We all want to end hunger. Gordon Conway’s book One Billion Hungry provides the road map. “Think global, eat local,” the mantra of the sustainable agriculture movement, will not cut it. We need serious new policies in well over a hundred countries to meet this goal. Conway, a professor of international development at Imperial College, London (and, before that, the president of the Rockefeller Foundation and of the Royal Geographical Society), is perhaps the most knowledgeable and distinguished agroecologist of his generation, and in One Billion Hungry he does not mince words. The fact that for more than a century the international community has not acted decisively to end hunger is the most galling failure of the modern era. There is more than enough food in the world; what’s the problem?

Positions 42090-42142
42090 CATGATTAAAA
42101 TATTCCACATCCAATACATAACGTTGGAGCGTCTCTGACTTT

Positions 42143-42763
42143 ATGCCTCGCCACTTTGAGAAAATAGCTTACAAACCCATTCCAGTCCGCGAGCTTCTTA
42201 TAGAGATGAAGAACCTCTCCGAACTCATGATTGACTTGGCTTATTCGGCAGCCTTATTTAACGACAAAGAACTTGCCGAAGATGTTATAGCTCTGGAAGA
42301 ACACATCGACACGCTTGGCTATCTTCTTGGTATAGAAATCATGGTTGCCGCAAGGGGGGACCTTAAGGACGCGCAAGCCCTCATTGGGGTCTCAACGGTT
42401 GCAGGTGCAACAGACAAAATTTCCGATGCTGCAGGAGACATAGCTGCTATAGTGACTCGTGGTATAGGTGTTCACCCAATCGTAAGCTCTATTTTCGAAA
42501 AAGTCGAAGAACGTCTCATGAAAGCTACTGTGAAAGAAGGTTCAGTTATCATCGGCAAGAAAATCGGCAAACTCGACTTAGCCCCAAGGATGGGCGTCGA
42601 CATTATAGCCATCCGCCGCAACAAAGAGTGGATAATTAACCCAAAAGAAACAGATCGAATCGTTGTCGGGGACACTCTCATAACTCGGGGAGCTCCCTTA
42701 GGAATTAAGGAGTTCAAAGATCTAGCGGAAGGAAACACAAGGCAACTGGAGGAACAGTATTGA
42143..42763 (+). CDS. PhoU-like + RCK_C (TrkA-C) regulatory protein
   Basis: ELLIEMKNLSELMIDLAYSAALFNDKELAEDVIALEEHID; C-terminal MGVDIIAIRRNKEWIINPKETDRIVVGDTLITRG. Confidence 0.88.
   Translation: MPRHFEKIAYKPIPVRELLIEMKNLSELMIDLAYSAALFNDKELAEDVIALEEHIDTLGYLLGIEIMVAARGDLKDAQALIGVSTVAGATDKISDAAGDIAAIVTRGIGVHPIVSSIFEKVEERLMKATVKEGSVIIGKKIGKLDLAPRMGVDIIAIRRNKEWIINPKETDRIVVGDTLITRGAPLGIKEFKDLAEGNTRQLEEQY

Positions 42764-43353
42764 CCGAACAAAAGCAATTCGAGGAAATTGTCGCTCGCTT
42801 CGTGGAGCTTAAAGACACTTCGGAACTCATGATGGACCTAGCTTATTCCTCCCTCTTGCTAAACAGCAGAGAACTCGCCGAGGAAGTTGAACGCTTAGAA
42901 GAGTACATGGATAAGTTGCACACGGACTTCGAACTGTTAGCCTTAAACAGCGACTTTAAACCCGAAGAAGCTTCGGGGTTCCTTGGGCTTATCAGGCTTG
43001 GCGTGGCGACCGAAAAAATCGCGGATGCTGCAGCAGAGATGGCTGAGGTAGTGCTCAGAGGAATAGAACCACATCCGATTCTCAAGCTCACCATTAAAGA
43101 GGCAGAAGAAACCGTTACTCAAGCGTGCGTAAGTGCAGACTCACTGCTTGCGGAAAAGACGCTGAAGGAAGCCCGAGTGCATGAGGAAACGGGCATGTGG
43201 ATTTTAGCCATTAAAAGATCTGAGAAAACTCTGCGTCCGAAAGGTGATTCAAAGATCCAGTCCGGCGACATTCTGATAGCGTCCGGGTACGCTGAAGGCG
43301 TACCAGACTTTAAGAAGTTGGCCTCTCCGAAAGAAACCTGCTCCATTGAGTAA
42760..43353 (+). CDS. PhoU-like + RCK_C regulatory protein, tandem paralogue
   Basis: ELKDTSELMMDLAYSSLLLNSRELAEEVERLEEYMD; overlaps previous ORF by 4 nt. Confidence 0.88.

The problem is economics. The problem is politics. The problem is markets. Food is produced to make a profit. Food is marketed and sold to make a profit. Households without the means to participate in that for-profit system go hungry. In India more than a quarter of the population, about 300 million people, require access to the public food distribution system. Even in the United States, 46 million people rely on food stamps. As Nobel Prize–winning economist Amartya Sen has reminded us, it is not the amount of food in these societies that determines whether people are hungry, but the nature of their “entitlement” to that food. Worldwide, a billion people fall into the trap between availability and access.

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